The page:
Do you have dreams of riding the ocean waves but don’t know where to start? Since 1971 with the invention of the modern bodyboard we know today, people have been gliding across the waves. The best part is, you may find that getting started bodyboarding is easier compared with surfing. With this in mind, read on to learn everything you need to know about using bodyboards!
Bodyboarding is similar to surfing, but instead of standing on top of the board as you ride the waves, you’ll be in a prone position. The bodyboard itself was invented by Tom Morey in 1971. Also known as a boogie board or belly board, these flexible boards range in size from 33 inches to 46 inches depending on the size of the rider.
Now that you know a little about bodyboarding, you may be wondering why people would choose bodyboarding over surfing. Here are a few reasons why this is such an enjoyable hobby:
You’ll be able to catch bigger waves compared to surfing. This is because you’re in a much more stable position on top of the board compared with standing upright on a surfboard. Bodyboarders can also ride more difficult waves.
Transporting your bodyboard is always easier than a surfboard. They’re smaller and also weigh less, so you won’t have trouble carrying it to your local beach or traveling farther distances with it.
Not only are bodyboards more affordable than surfboards, but they’re also more durable. You typically don’t need to do ding repairs as much compared to surfboards. The best bodyboards come with polypropylene cores.
Are you interested in bodyboarding and ready to get started? The best part is that the equipment you need is relatively affordable compared to surfing. You’ll also have an easier time getting started since you’re in a prone position on the board instead of needing to learn how to balance on two feet.
It’s important that you invest in the right equipment. One of the best parts about bodyboarding is that all of your equipment should be able to fit comfortably in the trunk of your car. You’ll need:
Wax is especially important for new bodyboarders because the wax will help your hands and torso grip onto the board better. New bodyboards tend to be slicker than older ones, so waxing the deck before you head out will reduce the chances of wipe-outs if you encounter larger waves.
It’s important that you’re knowledgable of the conditions before you head out. It’s better to be safe than sorry, especially if you’re a beginner. Look out for any rip currents and ask a lifeguard if you’re not sure if it’s safe.
It’s also recommended to survey the water for a few minutes before you head out–apply sunscreen, wax your board, and do some stretches as you get a feel for the water.
Paddling out to the waves is probably the most energy taxing part of bodyboarding. However, there are a few techniques that will help you conserve energy. Paddle with your arms and legs interchangeably; only use both at the same time if you need a burst of speed.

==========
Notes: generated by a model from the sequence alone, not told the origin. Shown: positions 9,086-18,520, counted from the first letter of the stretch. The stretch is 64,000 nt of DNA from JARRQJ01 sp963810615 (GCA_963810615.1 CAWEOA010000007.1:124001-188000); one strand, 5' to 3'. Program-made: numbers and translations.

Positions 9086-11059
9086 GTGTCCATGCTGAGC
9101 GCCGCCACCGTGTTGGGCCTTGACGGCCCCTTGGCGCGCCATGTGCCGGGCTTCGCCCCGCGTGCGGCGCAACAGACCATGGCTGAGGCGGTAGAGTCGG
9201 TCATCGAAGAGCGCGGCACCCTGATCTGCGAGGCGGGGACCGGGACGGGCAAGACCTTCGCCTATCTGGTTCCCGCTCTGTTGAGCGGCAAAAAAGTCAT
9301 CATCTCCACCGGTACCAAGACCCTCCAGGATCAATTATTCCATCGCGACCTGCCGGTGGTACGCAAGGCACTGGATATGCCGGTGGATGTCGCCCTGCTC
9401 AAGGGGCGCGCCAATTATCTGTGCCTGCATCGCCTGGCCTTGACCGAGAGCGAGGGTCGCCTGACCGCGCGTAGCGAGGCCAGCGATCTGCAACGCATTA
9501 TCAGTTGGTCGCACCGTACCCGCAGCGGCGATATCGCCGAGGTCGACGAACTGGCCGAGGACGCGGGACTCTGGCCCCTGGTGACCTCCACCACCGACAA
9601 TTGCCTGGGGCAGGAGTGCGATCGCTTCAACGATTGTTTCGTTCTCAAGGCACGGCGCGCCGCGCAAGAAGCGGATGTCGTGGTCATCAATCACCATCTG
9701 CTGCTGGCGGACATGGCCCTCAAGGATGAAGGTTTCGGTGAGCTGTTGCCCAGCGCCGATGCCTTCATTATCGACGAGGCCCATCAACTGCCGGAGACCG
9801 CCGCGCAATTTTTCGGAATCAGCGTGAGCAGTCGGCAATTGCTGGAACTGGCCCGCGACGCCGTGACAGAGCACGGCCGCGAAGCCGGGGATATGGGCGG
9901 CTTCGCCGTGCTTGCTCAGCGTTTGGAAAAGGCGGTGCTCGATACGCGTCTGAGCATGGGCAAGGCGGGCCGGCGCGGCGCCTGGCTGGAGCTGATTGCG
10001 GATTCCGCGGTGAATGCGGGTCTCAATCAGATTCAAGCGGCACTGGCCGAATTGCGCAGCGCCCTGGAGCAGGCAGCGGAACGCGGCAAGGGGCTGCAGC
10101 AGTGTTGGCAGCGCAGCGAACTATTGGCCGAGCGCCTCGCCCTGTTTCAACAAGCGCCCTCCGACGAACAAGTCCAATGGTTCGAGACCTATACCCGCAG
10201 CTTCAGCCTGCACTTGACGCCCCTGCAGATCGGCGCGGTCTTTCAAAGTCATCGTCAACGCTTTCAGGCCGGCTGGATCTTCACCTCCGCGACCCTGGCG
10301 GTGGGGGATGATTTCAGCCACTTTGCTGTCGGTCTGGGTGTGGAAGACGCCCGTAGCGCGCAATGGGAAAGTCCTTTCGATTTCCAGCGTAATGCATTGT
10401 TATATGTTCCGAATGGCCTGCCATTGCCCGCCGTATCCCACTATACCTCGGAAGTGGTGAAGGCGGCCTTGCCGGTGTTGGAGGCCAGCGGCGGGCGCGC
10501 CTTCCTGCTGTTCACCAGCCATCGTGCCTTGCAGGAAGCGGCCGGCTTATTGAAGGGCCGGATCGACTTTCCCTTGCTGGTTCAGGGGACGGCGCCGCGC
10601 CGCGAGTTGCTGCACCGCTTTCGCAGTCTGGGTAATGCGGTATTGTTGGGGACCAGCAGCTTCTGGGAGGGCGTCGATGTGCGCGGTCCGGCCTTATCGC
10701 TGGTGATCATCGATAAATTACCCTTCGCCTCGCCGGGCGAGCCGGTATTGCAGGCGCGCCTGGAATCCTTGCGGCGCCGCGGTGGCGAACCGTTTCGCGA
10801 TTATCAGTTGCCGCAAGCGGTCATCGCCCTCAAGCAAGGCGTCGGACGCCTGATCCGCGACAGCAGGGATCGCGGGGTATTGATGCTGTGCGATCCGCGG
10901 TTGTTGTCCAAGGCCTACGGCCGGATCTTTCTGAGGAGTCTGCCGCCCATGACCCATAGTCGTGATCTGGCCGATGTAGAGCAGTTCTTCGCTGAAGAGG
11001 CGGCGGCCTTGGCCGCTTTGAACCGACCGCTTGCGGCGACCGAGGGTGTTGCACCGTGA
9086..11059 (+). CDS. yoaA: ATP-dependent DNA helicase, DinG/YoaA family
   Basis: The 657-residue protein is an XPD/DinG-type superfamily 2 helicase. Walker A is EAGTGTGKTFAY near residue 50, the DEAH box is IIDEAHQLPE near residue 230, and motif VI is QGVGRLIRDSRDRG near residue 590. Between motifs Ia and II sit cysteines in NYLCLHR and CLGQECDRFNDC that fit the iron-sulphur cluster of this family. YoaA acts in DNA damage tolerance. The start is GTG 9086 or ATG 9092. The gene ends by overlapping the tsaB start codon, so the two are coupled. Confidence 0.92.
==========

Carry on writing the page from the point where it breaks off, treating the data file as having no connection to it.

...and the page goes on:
When you’re paddling with your legs, make sure that both legs are fully immersed in the water. As your legs are moving, your hands should be holding the front of the board to keep it level.
When you’re paddling with your arms, you can think of it as a front crawl. You should shift your body up so that nose is only a few inches from the top of your board. Your legs need to be out of the water so they’re not causing drag. Cup your hands so that you’re catching the water as you paddle.
Duck diving is another way to quickly navigate the water without using up too much energy. As a wave approaches, you’ll want to dive beneath it instead of trying to paddle through it on top. About three feet away from the white water with your hands holding onto each side of the front of the board, dip the nose down beneath the water.
You can also use your knee to force the board down. Once you’re underwater, you’ll continue moving forward in a concave motion and pull the board back up once the wave has passed.
Catching your first wave requires practice and being in the right position at the right time. As you see a large wave approaching, turn around to face the shore and paddle with both your arms and your legs to pick up as much speed as possible.
Once you feel the wave propelling you forward, stop paddling and instead move your weight near the front of the board. Make sure the front lip of the board is still slightly raised so you can continue picking up speed. Focus on riding the wave all the way to the shore.
As a beginner to bodyboarding, when it comes to finding the best bodyboards you’ll want to find a size that suits your height and weight. You’ll find that bodyboards with a larger width are easier to stay balanced on versus narrower boards.
Some boards already come with a coiled leash for convenience and have channels at the bottom that will improve your speed in the water. The shape of the tail of the board also matters. For instance, a crescent tail will help your carve through the water easier.
Ready to get started? Check out our best bodyboards to buy today!